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'No patient left alone' bill paused for compromise attempt
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'No patient left alone' bill paused for compromise attempt

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The state Senate has chosen to take the concurrence compromise route for a bill that addressed patient visitations during a statewide emergency.

Upon the recommendation of Sen. Joyce Krawiec, R-Forsyth, the Senate voted 42-0 to not agree with changes made by the state House to Senate Bill 191. Krawiec is a co-primary sponsor of the bill.

The House voted 88-14 on Aug. 18 to approve SB191, titled “The No Patient Left Alone Act.” As part of that approval, the House added an amendment that required the Senate's approval.

Krawiec expressed confidence Tuesday that a compromise would be reached with the House on the bill's final version.

SB191 cleared the Senate by a 40-9 vote May 6.

SB191 affects hospitals, nursing homes, Hospice care, residential treatment facilities and other long-term care facilities.

The number of COVID-19 outbreaks in Triad long-term care facilities has declined significantly in recent months.

However, N.C. Department of Health and Human Services recently reported The Citadel at Winston-Salem with an outbreak of at least 139 cases comprised of 102 residents, including five related deaths, and 37 staff.

That outbreak was dropped from the long-term care facility COVID-19 dashboard on Aug. 10.

“We must make sure that no patient in North Carolina is ever left alone in a hospital or nursing home while their spouse or family members are forced to wait at home or in the parking lot while their loved one is receiving care,” said Sen. Warren Daniel, R-Burke, and co-primary sponsor, during the Senate’s floor debate on SB191.

“A video call to a hospitalized patient, many who don’t know how to use a computer, cannot become a substitute for having a family member present during potentially life-and-death health care situations.”

Background

The latest version of SB191 has been broadened to apply the same patient’s rights protections to most long-term care facilities, Hospice facilities and certain residential treatment facilities.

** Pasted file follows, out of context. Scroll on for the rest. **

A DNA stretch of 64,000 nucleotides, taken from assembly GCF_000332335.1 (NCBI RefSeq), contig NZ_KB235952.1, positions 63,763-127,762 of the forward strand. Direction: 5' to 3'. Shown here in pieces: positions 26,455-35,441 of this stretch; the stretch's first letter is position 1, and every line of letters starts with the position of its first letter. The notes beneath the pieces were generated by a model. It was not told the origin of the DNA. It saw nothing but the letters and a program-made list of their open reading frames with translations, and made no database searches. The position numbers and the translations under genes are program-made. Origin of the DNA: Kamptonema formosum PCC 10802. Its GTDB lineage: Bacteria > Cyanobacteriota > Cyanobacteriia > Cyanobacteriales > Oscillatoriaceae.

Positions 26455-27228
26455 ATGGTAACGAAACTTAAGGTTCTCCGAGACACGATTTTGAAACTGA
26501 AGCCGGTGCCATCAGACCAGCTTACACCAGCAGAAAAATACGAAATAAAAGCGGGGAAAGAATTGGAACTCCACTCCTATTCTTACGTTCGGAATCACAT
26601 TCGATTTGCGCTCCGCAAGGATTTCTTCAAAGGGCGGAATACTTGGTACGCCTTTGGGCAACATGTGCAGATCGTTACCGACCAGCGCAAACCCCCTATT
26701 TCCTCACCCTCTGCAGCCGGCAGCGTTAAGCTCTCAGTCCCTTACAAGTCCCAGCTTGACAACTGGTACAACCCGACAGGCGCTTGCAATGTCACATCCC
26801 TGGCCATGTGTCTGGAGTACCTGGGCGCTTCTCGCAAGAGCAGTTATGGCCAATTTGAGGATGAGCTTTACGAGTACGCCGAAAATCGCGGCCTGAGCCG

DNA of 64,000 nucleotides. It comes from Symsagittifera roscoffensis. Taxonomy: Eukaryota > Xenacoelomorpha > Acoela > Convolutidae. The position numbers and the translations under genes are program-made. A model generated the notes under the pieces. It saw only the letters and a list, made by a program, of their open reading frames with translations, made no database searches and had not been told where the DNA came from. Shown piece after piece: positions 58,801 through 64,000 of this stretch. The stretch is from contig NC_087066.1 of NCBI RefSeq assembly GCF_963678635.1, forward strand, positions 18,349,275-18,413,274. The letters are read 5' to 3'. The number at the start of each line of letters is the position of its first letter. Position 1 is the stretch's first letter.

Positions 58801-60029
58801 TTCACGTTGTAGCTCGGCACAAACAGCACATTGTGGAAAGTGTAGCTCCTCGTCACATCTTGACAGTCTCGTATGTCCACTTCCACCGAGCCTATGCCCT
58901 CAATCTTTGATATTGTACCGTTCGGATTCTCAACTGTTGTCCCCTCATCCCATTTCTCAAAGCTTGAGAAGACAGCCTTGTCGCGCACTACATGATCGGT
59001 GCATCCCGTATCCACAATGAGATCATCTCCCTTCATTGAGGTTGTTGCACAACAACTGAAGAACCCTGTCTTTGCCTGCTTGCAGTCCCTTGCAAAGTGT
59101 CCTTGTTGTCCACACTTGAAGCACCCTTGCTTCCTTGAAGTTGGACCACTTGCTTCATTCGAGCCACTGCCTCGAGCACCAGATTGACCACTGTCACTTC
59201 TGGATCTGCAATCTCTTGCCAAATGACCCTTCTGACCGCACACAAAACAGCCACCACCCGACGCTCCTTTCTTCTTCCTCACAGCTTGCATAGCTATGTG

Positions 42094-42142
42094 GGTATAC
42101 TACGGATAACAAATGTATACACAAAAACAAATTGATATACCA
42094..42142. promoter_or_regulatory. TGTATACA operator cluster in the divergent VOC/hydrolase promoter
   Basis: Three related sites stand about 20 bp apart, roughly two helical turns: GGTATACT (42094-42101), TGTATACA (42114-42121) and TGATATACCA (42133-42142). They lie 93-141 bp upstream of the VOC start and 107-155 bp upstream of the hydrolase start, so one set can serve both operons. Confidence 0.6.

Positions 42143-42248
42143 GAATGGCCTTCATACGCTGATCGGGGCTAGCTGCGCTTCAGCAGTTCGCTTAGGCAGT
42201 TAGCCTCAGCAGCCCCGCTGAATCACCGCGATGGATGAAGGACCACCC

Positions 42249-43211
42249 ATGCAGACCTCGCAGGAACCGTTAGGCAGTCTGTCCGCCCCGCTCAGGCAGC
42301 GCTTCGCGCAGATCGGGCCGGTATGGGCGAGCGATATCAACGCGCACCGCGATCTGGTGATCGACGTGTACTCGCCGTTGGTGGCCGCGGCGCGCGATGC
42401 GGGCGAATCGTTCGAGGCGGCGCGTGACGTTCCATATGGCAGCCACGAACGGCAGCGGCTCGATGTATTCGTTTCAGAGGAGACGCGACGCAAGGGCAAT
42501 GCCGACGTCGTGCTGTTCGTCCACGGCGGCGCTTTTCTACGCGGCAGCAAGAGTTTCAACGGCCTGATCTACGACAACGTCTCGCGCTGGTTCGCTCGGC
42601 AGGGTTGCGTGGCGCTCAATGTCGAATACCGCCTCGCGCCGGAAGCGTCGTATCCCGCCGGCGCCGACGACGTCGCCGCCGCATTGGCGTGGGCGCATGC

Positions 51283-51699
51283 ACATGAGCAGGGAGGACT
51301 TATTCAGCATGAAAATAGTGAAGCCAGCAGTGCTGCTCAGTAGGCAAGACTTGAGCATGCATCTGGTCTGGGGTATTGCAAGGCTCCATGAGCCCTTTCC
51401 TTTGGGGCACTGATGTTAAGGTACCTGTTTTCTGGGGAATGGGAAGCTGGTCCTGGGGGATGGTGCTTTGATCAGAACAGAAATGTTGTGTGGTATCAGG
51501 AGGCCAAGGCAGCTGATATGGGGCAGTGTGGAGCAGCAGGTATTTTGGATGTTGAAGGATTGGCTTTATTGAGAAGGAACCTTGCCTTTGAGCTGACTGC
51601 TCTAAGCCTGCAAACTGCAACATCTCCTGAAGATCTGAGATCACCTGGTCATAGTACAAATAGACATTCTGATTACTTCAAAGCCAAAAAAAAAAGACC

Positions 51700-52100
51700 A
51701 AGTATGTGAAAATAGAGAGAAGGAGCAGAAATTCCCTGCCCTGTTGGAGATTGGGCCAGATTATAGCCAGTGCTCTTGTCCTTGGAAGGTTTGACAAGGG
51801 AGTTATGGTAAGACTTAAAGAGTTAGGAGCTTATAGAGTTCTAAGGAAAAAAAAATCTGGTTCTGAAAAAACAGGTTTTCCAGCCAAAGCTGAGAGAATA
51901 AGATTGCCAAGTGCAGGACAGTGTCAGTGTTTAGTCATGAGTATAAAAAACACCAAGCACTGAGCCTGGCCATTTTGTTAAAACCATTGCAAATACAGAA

Krawiec has said that non-COVID-19 patients are being adversely affected by the visitor restriction as well.

“There are a multitude of cases where residents are still not allowed to have visitors,” Krawiec said. “It should never happen again where patients are dying alone in facilities.

“There are also those who have diminished cognitive abilities who don’t understand why they are abandoned without loved ones or caregivers being allowed to visit them.”

“Isolation is a reason many residents in facilities ‘fail to thrive,’” she said.

SB191’s primary focus remains on concerns that emergency visitor restrictions can keep family members from being with loved ones and hampering their ability to serve as an advocate with hospital staff.

Family members are defined as a spouse, child, sibling, parent, grandparent, grandchild, spouse of an immediate family member, stepparent, stepchildren, stepsiblings and adoptive relationships.

The patient can designate the visitor “if they have the capacity to make decisions.”

On March 12, DHHS issued an order that long-term care facilities can allow in-person visitations — indoor and outdoor — “in most circumstances” based on changes made by the federal Centers of Medicare and Medicaid Services and the federal Centers for Disease Control and Prevention.

Those agencies cited “rapidly improving trends in long-term care facilities” for allowing more visitations.

DHHS cautioned in its updated guidance that outdoor visitations still remain the best option.

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@rcraverWSJ

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